000577   B6 x STOCK a Oca2p Hps5ru2 Ednrbs/J
000601   B6 x STOCK a/a T(7;18)50H/J
000592   B6 x STOCK T(2;4)13H a/J
000769   B6.C/(HZ18)By-at-44J/J
000203   B6.C3-Aiy/a/J
000017   B6.C3-Avy/J
001572   B6.C3-am-J/J
000628   B6.CE-A Amy1b Amy2a5b/J
000021   B6.Cg-Ay/J
014608   B6;129S1-a Kitlsl-24J/GrsrJ
000231   B6;C3Fe a/a-Csf1op/J
004200   B6;CBACa Aw-J/A-Npr2cn-2J/GrsrJ
000785   B6;D2-a Ces1ce/EiJ
000604   B6C3 a/A-T(10;13)199H +/+ Lystbg-J/J or Lystbg-2J/J
001750   B6C3Fe a/a-Eif3cXs-J/J
002807   B6C3Fe a/a-Meox2fla/J
000506   B6C3Fe a/a-Qkqk-v/J
000224   B6C3Fe a/a-Scyl1mdf/J
003020   B6C3Fe a/a-Zdhhc21dep/J
001037   B6C3Fe a/a-Agtpbp1pcd/J
000221   B6C3Fe a/a-Alx4lst-J/J
002062   B6C3Fe a/a-Atp7aMo-8J/J
001756   B6C3Fe a/a-Cacng2stg/J
001815   B6C3Fe a/a-Col1a2oim/J
000209   B6C3Fe a/a-Dh/J
000211   B6C3Fe a/a-Dstdt-J/J
000210   B6C3Fe a/a-Edardl-J/J
000207   B6C3Fe a/a-Edaraddcr/J
000182   B6C3Fe a/a-Eef1a2wst/J
001278   B6C3Fe a/a-Glra1spd/J
000241   B6C3Fe a/a-Glrbspa/J
002875   B6C3Fe a/a-Hoxd13spdh/J
000304   B6C3Fe a/a-Krt71Ca Scn8amed-J/J
000226   B6C3Fe a/a-Largemyd/J
000636   B6C3Fe a/a-Lmx1adr-J/J
001280   B6C3Fe a/a-Lse/J
001573   B6C3Fe a/a-MitfMi/J
001035   B6C3Fe a/a-Napahyh/J
000181   B6C3Fe a/a-Otogtwt/J
000278   B6C3Fe a/a-Papss2bm Hps1ep Hps6ru/J
000205   B6C3Fe a/a-Papss2bm/J
002078   B6C3Fe a/a-Pcdh15av-2J/J
000246   B6C3Fe a/a-Pitpnavb/J
001430   B6C3Fe a/a-Ptch1mes/J
000235   B6C3Fe a/a-Relnrl/J
000237   B6C3Fe a/a-Rorasg/J
000290   B6C3Fe a/a-Sox10Dom/J
000230   B6C3Fe a/a-Tcirg1oc/J
003612   B6C3Fe a/a-Trak1hyrt/J
001512   B6C3Fe a/a-Ttnmdm/J
001607   B6C3Fe a/a-Unc5crcm/J
000005   B6C3Fe a/a-Wc/J
000243   B6C3Fe a/a-Wnt1sw/J
000248   B6C3Fe a/a-Xpl/J
000624   B6C3Fe a/a-anx/J
008044   B6C3Fe a/a-bpck/J
002018   B6C3Fe a/a-din/J
002339   B6C3Fe a/a-nma/J
000240   B6C3Fe a/a-soc/J
000063   B6C3Fe a/a-sy/J
001055   B6C3Fe a/a-tip/J
000245   B6C3Fe a/a-tn/J
000065   B6C3Fe a/a-we Pax1un at/J
000296   B6C3Fe-a/a Hoxa13Hd Mcoln3Va-J/J
000019   B6C3Fe-a/a-Itpr1opt/J
003301   B6C3FeF1 a/A-Eya1bor/J
001022   B6C3FeF1/J a/a
000314   B6CBACa Aw-J/A-EdaTa/J-XO
006450   B6EiC3 a/A-Vss/GrsrJ
000971   B6EiC3 a/A-Och/J
000551   B6EiC3 a/A-Tbx15de-H/J
000557   B6EiC3-+ a/LnpUl A/J
000504   B6EiC3Sn a/A-Cacnb4lh/J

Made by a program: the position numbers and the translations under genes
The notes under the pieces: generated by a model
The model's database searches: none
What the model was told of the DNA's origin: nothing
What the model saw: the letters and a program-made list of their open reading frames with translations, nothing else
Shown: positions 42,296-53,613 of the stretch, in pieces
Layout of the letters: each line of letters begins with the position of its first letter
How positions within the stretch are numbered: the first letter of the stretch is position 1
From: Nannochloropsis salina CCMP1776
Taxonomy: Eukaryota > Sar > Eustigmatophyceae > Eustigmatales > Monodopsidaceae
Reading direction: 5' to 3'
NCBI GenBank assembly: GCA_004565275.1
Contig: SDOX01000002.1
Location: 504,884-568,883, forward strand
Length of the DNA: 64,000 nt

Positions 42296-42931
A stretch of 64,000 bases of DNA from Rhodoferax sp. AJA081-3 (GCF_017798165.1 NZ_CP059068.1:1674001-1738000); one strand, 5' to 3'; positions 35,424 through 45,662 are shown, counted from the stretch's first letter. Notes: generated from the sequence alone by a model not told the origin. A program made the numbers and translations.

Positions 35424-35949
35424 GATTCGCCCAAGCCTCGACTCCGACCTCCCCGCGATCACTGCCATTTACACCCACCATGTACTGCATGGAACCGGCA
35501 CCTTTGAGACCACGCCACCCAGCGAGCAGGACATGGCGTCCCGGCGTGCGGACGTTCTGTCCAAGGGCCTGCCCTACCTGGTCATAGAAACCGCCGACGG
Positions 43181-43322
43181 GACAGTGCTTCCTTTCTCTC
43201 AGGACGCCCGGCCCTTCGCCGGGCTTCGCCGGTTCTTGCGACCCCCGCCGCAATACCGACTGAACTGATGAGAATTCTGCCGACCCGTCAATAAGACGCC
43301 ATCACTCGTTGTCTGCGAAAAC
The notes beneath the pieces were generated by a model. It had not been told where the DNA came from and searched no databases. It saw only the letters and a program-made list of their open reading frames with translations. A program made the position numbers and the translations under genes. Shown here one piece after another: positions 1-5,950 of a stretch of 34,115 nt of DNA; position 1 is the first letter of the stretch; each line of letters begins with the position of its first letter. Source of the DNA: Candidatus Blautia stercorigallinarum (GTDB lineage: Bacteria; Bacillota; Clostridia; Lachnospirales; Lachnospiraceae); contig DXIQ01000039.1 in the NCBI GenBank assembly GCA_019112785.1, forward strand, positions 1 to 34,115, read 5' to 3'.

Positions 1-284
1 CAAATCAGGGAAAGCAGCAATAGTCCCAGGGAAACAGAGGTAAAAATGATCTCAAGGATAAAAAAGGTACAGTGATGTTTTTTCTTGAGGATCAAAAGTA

000553   B6EiC3Sn a/A-Egfrwa2 Wnt3avt/J
000503   B6EiC3Sn a/A-Gy/J
001811   B6EiC3Sn a/A-Otcspf-ash/J
002343   B6EiC3Sn a/A-Otcspf/J
000391   B6EiC3Sn a/A-Pax6Sey-Dey/J
001923   B6EiC3Sn a/A-Ts(417)2Lws TimT(4;17)3Lws/J
001875   B6EiC3SnF1/J
000638   C3FeB6 A/Aw-J-Sptbn4qv-J/J
000200   C3FeB6 A/Aw-J-Ankank/J
000225   C3FeLe.B6 a/a-Ptpn6me/J
000198   C3FeLe.B6-a/J
000291   C3FeLe.Cg-a/a Hm KitlSl Krt71Ca-J/J
001272   C3H/HeSnJ-Ahvy/J
000099   C3HeB/FeJ-Avy/J
001886   C3HeB/FeJLe a/a-gnd/J
000584   C57BL/6J-+ T(1;2)5Ca/a +/J
000258   C57BL/6J-Ai/a/J
000774   C57BL/6J-Asy/a/J
000055   C57BL/6J-at-33J/J
000070   C57BL/6J-atd/J
000284   CWD/LeJ
000670   DBA/1J
000671   DBA/2J
001057   HPT/LeJ
000260   JGBF/LeJ
002468   KK.Cg-Ay/J
000262   LS/LeJ
000283   LT.CAST-A/J
000265   MY/HuLeJ
000308   SSL/LeJ
001759   STOCK A Tyrc Sha/J
001427   STOCK Aw us/J
000994   STOCK a Myo5ad Mregdsu/J
000064   STOCK a Tyrp1b Pmelsi/J
002238   STOCK a Tyrp1b shmy/J
001433   STOCK a skt/J
000579   STOCK a tp/J
000319   STOCK a us/J
002648   STOCK a/a Cln6nclf/J
000302   STOCK a/a MitfMi-wh +/+ Itpr1opt/J
000286   STOCK a/a Myo5ad fd/+ +/J
000281   STOCK a/a Tmem79ma Flgft/J
000206   STOCK a/a Tyrc-h/J
001432   STOCK a/a Tyrp1b Ndc1sks/Tyrp1b +/J
000312   STOCK stb + a/+ Fignfi a/J
000596   STOCK T(2;11)30H/+ x AEJ-a Gdf5bp-H/J or A/J-a Gdf5bp-J/J
000970   STOCK T(2;16)28H A/T(2;16)28H a/J
000590   STOCK T(2;4)1Sn a/J
000594   STOCK T(2;8)26H a/T(2;8)26H a Tyrp1+/Tyrp1b/J
000623   TR/DiEiJ
001145   WSB/EiJ
View Strains carrying other alleles of a     (153 strains)

Additional Web Information

JAX® NOTES, Winter 2002; 488. Jackson Laboratory Scientist Identifies Gene Implicated in Oxidative Stress and Neurodegeneration.

Phenotype

Phenotype Information

View Mammalian Phenotype Terms

Mammalian Phenotype Terms provided by MGI
      assigned by genotype

Aifm1Hq/Aifm1+

        B6CBACa-Aw-J/A
  • behavior/neurological phenotype
  • *normal* behavior/neurological phenotype
    • heterozygotes are normal with respect to ataxia   (MGI Ref ID J:79052)
  • nervous system phenotype
  • *normal* nervous system phenotype
    • no loss of granule cells seen to 26 months of age   (MGI Ref ID J:79052)